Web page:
March 28, 2017

How to Successfully Predict the Future … and Still Fail to Impact it

If you successfully identify the future consequences of contemporary actions, and no one acts on your prediction, does it matter?

A senior manager developing an internal strategic foresight program recently asked me to identify some cases in which people ascertained the future outcomes of actions in the present. He wanted to know what methods they used.

Great question. And one that futurists hate to answer because there are so few examples with measurable results: How do you prove in a probabilistic universe that one path taken was more profitable, or less disastrous, than one never taken? Not easy to show outside of a model.

So here’s one way to do it. Look at the consequences of badly-calculated actions, in multi-faceted, complex situations that were predicted, and how much they cost:

  • From 2004 to 2006, there were many voices warning of a potential Iraqi insurgency against invading Coalition forces (they are well recorded now in books such as Tom Ricks’ Fiasco and George Packer’s Assassins Gate).  As they predicted, the insurgency happened.
  • People foresaw the housing market crash in 2008 (foresight dramatized with great flair in Michael Lewis’s book-cum-movie The Big Short), although it has been pointed out since that there were few who made the connection to the financial crisis it portended. As they predicted, the housing market crashed.
  • One need only remember Al Gore’s powerful campaign to alert the world of the potentially cataclysmic effects of human-caused climate change. As Gore predicted,  the consequences of climate change have continued apace.

These cases make it clear how much wise forecasts can be worth: trillions of dollars and boundless human suffering.

But only if someone acts on them.

A Commitment to Act is Critical

There is one more important characteristic of these examples.  They weren’t acted on; alternative courses were not taken. (Although, of course, climate change has also been accepted and acted on, by relevant decision makers.)

The alignment of envisioning future impacts and action is what makes the  most famous example of forecasting, at Royal Dutch Shell (now Shell) in the 1970s, so powerful. In the highly-cited case, an in-house futurist team created scenarios demonstrating how oil prices might rise and supplies fall, if oil producers might use the oil market as a proxy for geopolitics. Unused to straying into tangential domains such as politics, this was an unusual thought.

However, it was considered plausible by the oil company’s leadership. As a result, Royal Dutch Shell reallocated its investments and took other measures that helped it weather potential shocks.

It is this — the readiness of company leadership to explore deeply the implications of potential changes, and to take proactive steps to address them—that is striking and unique. Moreover, the company considered various alternative futures in relation to each other in order to place their strategic bets.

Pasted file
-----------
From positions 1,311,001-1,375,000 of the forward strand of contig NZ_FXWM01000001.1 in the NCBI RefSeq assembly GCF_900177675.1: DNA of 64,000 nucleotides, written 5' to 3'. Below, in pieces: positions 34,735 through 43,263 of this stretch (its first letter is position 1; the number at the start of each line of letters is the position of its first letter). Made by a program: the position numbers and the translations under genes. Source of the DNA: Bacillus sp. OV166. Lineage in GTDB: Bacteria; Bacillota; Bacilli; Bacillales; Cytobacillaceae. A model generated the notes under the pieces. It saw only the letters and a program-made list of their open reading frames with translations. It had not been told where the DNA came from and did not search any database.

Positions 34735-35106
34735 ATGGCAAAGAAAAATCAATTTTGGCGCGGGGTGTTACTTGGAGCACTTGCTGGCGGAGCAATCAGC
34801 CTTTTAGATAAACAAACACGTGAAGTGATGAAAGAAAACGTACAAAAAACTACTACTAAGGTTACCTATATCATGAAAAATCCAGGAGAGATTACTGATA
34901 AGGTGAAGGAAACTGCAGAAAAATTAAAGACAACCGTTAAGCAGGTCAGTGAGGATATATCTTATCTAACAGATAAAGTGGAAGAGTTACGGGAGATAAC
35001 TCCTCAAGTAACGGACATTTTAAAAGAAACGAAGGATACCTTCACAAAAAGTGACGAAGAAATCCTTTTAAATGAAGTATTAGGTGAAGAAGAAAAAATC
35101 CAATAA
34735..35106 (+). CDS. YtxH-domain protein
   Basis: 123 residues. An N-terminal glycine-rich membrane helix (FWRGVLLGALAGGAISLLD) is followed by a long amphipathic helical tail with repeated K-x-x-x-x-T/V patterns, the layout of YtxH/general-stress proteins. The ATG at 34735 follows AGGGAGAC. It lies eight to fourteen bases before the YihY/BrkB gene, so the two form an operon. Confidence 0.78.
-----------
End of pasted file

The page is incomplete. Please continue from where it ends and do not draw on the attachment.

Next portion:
Culture and Process: Vital components

In an organizational setting, the most vital “method” of all is engendering a culture in which leaders and their futurist team can communicate well, and building a process infrastructure in which future considerations inform current decision-making.

Without these, it doesn’t matter what methods were used to arrive at plausible future scenarios, because they won’t be acted on in any event.

But those who are looking into the future and those who are making decisions today are not always motivated in the same way:

  • There are few incentives for leaders or managers to seek long-term sustainability when short term rewards (and punishments) hang in the balance.
  • Analysts of the future are likely to be dispassionate about their findings which does not mean they don’t care what happens (those who stood to profit from a housing market collapse, or who had to lead American troops in Iraq were hardly uninvolved).  Rather it means that they are more dedicated to hearing what present evidence tells them, than to a particular answer.  Those who are committed to this accurate future act in what Philip Tetlock, head of the Good Judgment project, calls “perpetual beta” mode — they continuously update their forecasts based on new evidence or strong additional or alternative reasoning.
  • Leaders, in contrast, have necessary commitments to external parties, and to the politics that take place on the border of the organization.

There are many good methods available for structuring an analysis of future impacts of current actions.  These will serve best, though, in contexts in which people have committed culturally to the importance of alternative future visions, and structurally to the processes to integrate foresight into strategy and decision making.

The Strategic Narrative framework offers one way to begin building organizational consensus that current actions and future impacts are not only connected. Strategic narratives connect your past to an unfolding future in an overarching vision, or “story,”  through present actions.  From within this logic, it becomes clear that considerations about the potential future are an important form of feedback for courses of action in the present.

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